One of the most persistent myths of the Middle Ages was that of Prester John, a mythical Christian king whose supposed domain was located beyond the eastern Muslim regions. Probably the most vivid portion of the myth is a letter received by the Byzantine emperor Manuel I Komnenos in 1165 claiming to be from the monarch. The letter (ostensibly written from one king to another, but with an arrogant, bragging tone that glorifies Prester John’s position relative to that of Byzantium) details a kingdom flowing with milk and honey, populated by fantastical animals such as centaurs and fauns, and featuring such wonders as Mount Olympus and the Fountain of Youth.
Some writers, most notably Marco Polo, identified Prester John with the Mongols, and later versions of the story would move his kingdom to Ethiopia. Below is a 15th century painting depicting Ong Khan, a rival to Genghis Khan, as the legendary king Prester John.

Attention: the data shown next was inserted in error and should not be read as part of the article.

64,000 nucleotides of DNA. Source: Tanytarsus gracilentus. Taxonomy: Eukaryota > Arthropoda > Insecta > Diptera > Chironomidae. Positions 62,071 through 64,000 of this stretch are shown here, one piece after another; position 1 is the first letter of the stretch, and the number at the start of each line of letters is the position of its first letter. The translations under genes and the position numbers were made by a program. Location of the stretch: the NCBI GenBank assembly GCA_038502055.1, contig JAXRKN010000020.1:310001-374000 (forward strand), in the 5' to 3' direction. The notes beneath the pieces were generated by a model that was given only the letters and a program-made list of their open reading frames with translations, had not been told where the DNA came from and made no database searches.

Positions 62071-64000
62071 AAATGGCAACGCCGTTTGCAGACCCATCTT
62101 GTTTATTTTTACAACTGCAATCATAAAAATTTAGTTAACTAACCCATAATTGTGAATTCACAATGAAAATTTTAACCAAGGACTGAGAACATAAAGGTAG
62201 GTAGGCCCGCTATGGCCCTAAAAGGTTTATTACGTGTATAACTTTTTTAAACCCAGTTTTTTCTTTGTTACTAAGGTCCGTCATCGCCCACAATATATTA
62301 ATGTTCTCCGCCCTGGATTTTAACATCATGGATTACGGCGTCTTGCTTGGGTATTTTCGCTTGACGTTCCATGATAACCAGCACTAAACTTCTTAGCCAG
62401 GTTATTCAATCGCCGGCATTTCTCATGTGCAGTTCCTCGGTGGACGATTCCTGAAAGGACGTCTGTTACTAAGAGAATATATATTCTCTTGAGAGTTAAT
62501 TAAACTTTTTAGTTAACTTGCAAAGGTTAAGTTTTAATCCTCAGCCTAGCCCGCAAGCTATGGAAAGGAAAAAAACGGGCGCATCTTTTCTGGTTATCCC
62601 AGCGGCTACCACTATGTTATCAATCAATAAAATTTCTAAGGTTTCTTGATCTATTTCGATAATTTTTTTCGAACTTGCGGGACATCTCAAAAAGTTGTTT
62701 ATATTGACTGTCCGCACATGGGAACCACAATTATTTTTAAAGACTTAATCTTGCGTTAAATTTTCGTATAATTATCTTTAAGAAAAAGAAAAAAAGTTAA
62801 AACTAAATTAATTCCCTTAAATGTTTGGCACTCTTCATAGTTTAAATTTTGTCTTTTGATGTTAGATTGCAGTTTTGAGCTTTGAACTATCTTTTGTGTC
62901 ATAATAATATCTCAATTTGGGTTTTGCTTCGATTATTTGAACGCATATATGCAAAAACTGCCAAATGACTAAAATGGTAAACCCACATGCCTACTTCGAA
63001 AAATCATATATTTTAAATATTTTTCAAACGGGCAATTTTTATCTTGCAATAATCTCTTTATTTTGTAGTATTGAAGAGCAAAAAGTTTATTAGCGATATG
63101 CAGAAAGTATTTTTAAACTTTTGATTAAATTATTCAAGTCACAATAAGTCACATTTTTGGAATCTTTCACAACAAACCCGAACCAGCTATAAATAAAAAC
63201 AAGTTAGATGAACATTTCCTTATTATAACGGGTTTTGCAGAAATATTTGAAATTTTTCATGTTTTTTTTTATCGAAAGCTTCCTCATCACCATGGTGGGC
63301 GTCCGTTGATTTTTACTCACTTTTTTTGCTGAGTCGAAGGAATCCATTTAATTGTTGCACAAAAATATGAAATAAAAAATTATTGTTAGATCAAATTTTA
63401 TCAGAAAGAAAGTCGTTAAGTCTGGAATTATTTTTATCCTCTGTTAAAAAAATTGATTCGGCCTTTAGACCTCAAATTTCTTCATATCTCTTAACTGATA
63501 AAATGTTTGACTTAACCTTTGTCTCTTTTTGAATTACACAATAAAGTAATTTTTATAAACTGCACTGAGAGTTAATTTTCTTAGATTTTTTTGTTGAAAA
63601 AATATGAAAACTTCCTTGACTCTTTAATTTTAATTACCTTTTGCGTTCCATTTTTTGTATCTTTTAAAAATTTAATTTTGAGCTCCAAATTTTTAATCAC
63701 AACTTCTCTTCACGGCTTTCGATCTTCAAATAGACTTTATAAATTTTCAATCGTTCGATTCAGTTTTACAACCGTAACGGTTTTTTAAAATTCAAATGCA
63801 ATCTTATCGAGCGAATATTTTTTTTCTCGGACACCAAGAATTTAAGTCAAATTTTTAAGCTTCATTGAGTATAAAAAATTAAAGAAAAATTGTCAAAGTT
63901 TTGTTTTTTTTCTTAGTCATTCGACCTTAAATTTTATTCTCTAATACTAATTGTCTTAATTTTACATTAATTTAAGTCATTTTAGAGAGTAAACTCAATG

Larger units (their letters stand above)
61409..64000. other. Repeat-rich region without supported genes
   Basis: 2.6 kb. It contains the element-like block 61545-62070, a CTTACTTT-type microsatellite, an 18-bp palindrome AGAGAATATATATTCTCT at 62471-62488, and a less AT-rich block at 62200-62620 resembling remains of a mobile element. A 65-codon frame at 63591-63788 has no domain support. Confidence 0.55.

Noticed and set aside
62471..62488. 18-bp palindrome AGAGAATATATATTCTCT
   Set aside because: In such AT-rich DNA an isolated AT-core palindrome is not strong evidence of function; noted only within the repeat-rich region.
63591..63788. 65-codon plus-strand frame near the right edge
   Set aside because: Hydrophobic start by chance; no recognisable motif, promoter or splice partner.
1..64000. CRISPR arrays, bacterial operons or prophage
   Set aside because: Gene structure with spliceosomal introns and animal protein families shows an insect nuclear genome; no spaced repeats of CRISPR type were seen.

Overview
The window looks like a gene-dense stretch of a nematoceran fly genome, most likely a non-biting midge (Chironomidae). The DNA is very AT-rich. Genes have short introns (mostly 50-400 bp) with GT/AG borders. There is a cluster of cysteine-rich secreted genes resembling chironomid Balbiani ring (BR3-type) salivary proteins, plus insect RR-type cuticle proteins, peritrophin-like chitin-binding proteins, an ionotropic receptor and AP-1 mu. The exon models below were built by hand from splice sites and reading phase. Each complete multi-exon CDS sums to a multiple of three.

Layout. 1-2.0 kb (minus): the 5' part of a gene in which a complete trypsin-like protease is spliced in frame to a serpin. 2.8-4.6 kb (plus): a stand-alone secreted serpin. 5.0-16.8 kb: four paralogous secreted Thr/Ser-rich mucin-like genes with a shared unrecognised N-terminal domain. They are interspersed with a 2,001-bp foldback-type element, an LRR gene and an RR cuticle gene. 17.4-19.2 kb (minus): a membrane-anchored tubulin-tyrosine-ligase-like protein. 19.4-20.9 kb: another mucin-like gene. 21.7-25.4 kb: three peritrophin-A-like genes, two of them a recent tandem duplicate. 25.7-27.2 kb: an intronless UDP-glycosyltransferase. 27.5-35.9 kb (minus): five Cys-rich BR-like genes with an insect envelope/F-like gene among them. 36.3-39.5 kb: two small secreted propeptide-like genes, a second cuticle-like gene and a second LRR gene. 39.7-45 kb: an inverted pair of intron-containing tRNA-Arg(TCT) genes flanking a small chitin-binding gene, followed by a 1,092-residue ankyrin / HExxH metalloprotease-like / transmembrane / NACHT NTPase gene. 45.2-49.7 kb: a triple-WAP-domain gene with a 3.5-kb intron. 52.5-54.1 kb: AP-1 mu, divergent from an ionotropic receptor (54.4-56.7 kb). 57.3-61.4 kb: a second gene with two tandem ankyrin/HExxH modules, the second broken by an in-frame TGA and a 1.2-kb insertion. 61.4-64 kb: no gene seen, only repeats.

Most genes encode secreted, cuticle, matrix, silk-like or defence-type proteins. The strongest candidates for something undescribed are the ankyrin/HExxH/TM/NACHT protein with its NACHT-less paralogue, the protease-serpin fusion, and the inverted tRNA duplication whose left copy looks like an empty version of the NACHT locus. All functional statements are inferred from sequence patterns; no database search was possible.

Prester John is profiled in chapter three of S. Baring-Gould’s Curious Myths of the Middle Ages from 1867.
Prester John and Europe’s Discovery of East Asia from East Asian History, June, 1996.
This YouTube video by a medieval studies grad student nicely illustrates the legend of Prester John with action figures. I have a serious amount of admiration for that kind of thing.